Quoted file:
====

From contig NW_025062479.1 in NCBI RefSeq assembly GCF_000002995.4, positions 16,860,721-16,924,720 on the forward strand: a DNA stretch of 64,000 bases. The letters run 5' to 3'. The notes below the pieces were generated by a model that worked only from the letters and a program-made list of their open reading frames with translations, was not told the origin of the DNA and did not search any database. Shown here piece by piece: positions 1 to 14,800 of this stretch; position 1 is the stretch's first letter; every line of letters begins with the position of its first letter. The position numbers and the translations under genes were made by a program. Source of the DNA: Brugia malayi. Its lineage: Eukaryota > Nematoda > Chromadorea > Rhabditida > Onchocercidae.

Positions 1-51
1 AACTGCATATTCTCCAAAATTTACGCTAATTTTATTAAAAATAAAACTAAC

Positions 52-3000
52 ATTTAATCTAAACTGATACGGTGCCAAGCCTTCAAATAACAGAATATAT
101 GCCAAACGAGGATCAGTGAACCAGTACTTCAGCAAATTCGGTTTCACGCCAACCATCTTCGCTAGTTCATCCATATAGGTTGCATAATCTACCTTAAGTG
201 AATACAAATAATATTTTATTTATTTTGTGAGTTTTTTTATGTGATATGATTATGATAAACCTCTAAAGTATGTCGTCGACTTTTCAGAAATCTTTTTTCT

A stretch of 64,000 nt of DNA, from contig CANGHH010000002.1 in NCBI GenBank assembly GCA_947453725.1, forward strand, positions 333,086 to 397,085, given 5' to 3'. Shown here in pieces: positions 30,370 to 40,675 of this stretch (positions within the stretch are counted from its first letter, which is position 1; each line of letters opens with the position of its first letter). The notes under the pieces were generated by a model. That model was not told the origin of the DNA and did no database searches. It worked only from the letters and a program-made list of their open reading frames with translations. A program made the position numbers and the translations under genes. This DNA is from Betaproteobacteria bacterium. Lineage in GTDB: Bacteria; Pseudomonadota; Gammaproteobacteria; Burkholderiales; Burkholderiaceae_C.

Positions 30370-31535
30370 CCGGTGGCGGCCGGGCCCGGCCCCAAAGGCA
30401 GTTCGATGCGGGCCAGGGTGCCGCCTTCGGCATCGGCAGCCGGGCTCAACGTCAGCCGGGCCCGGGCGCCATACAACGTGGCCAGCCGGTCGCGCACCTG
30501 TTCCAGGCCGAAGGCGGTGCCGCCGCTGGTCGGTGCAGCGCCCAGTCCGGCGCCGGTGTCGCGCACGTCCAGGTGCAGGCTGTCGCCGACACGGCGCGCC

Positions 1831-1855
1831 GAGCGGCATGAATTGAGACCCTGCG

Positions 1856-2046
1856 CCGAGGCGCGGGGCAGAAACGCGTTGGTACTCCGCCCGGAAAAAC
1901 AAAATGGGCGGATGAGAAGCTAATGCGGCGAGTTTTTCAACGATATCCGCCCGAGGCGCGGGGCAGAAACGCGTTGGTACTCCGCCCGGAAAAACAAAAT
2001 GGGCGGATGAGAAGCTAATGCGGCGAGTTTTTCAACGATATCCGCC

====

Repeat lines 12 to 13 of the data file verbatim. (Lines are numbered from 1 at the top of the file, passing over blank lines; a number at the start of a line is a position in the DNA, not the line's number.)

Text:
30501 TTCCAGGCCGAAGGCGGTGCCGCCGCTGGTCGGTGCAGCGCCCAGTCCGGCGCCGGTGTCGCGCACGTCCAGGTGCAGGCTGTCGCCGACACGGCGCGCC

Positions 1831-1855